Ruud van Nistelrooy opened the scoring before Paul Scholes joined in on the action just before half-time. The Dutchman netted his second on 58 minutes before Shola Ameobi steered home a consolation.

Cristiano Ronaldo added to their demise with a close-range effort at the end, where they went on to lose to Arsenal in the final.

1999/00 - Semi-Finals

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Eventual Sunderland manager, Gustavo Poyet, first haunted The Magpies in 2000, with a clinical brace.

Looking to reach their third final in just as many years, Newcastle travelled to White Hart Lane in the third round.

Steffen Iversen opened the scoring soon into the second half before a late equaliser from Gary Speed cancelled out Tottenham’s chances of progressing into the next round.

Speed netted again five minutes into the replay before Nico Dabizas added the second shortly after. A familiar face to St James’ Park, David Ginola pulled one back for the visitors in impressive fashion.

Duncan Ferguson extended the hosts’ lead just before half-time, hammering home in front of the Leazes end.

Kieron Dyer added the fourth before a brace in quick succession from Alan Shearer to secure a 6-1 win.

In Bobby Robson’s first season, the Magpies were determined for silverware.

Next came Sheffield United. With Shearer quickly opening the scoring, the Blades soon equalised through Martin Smith, before Dabizas and Ferguson, who both scored in the previous round, netted soon after the break.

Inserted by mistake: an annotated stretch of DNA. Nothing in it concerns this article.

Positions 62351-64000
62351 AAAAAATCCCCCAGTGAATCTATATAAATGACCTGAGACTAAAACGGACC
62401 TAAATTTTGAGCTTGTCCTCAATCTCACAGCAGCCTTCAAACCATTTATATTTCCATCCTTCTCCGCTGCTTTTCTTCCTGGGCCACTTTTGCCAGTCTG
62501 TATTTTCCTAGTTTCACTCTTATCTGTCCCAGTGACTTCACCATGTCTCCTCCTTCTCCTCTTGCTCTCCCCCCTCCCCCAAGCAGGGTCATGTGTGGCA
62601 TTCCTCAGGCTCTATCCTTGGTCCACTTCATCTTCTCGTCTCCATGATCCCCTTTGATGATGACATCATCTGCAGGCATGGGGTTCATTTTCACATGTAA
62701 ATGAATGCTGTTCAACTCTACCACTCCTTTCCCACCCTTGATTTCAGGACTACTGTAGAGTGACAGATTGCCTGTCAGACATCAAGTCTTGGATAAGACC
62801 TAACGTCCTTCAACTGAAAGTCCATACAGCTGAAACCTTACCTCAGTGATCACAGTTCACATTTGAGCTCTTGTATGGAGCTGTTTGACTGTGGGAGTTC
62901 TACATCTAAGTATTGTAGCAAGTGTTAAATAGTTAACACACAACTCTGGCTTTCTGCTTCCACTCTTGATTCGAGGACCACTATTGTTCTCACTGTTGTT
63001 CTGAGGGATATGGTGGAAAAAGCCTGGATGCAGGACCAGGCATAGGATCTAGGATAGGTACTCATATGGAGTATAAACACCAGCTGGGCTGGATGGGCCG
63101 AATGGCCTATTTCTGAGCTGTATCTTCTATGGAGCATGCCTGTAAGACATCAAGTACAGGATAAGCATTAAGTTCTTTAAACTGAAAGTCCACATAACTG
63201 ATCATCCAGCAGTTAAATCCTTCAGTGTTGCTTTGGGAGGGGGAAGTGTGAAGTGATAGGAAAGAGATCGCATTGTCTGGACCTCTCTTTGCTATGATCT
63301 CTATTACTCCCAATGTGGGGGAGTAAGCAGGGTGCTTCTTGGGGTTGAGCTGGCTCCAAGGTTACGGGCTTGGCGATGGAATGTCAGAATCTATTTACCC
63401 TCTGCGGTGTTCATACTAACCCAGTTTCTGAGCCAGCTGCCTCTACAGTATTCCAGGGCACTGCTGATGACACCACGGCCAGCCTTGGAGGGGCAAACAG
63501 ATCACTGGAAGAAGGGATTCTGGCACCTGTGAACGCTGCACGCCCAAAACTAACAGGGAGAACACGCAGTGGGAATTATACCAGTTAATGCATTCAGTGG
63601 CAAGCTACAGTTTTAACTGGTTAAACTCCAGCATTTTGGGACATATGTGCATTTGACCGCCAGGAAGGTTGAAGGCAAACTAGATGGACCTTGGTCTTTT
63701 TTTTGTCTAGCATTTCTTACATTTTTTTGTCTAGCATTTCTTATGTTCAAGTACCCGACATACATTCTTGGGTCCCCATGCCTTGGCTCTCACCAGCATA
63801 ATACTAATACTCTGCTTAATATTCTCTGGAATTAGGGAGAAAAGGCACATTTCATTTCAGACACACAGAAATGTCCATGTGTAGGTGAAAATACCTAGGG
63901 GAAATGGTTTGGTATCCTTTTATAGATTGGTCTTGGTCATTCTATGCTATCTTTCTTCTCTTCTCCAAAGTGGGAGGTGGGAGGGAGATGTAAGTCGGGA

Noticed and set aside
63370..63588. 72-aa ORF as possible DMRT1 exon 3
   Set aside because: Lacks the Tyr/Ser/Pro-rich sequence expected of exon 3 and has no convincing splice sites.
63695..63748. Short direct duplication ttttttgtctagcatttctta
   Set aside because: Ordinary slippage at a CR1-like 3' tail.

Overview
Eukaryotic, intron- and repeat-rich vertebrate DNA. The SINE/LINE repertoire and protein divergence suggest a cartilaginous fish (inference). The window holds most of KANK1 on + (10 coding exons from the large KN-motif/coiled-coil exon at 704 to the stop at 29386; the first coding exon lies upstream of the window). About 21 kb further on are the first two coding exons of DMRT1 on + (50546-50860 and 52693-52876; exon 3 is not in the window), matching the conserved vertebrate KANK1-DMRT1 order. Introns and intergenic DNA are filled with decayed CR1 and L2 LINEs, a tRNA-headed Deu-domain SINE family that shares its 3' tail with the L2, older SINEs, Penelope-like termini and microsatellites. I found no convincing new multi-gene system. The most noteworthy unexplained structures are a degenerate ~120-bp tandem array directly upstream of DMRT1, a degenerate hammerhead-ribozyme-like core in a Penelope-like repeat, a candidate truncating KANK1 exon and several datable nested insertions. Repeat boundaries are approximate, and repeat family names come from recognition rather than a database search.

Kevin Gallacher rounded up the victory, ensuring a comfortable route into the fifth round.

Newcastle’s number nine continued his fine form in the cup, netting twice against his former side, Blackburn Rovers, despite the hosts being on level terms for the majority of the game, courtesy of Matt Jensen.

United then travelled to the north-west for a favourable draw to face Tranmere in the quarter-finals.

Goals from Speed, Didier Domi and Duncan Ferguson, and despite Wayne Allison and Gary Jones scoring for the Rovers, the Toon Army travelled to Wembley to face Gianluca Vialli’s Chelsea.

Poyet ended the Geordies' dreams of another final with goals either side of half-time, despite Rob Lee’s equaliser in the 66th minute.

Chelsea went on to overcome Aston Villa, 1-0, in the final – which turned out to be the last to be played at the Old Wembley.

1998/99 - Finalists

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The eventual treble-winning side of Manchester United proved to be the ones in between the Magpies and silverware success.

First division Crystal Palace were the first to travel to St James’ Park with the visitors opening the scoring. Ex-Man City striker, Lee Bradbury’s, effort proved to be the difference at the break.

Speed equalised soon after, with Alan Shearer putting Ruud Gullit ahead and through to their next opponents.

Newcastle then cruised past Bradford City with Didi Hamann, Shearer and Temuri Ketsbaia all contributing to goals.

For a third consecutive game, Newcastle hosted – this time for Blackburn Rovers who held Gullit’s side to a 0-0 draw.

The Magpies travelled to Ewood Park without their famous number nine – with January signing Louis Saha’s goal being the difference. The loanee netted his one of two goals in black and white just before the break.